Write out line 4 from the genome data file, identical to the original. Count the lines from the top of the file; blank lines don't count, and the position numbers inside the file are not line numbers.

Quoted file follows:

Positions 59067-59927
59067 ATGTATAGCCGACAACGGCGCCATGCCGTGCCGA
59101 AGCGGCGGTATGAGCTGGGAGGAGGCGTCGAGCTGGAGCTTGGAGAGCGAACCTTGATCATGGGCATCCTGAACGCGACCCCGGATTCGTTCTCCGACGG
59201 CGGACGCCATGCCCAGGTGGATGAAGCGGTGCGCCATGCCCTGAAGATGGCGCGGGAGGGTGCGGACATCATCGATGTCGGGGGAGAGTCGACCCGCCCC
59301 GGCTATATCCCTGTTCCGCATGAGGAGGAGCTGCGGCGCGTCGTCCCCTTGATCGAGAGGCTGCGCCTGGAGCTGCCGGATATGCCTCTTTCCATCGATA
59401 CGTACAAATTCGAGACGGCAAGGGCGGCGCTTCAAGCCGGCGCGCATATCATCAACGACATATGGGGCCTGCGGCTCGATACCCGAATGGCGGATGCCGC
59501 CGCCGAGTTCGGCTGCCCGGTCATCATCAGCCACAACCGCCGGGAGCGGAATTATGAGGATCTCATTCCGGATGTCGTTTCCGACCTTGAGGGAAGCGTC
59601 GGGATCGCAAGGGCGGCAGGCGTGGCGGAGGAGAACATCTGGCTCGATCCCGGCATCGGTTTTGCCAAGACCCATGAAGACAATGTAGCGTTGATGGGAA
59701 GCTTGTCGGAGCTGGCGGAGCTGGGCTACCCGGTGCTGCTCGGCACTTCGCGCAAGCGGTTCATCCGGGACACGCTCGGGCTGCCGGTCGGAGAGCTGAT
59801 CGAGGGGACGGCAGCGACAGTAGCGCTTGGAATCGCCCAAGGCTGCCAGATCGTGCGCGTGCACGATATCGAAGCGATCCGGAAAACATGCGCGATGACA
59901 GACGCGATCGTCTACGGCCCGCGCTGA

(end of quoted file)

59201 CGGACGCCATGCCCAGGTGGATGAAGCGGTGCGCCATGCCCTGAAGATGGCGCGGGAGGGTGCGGACATCATCGATGTCGGGGGAGAGTCGACCCGCCCC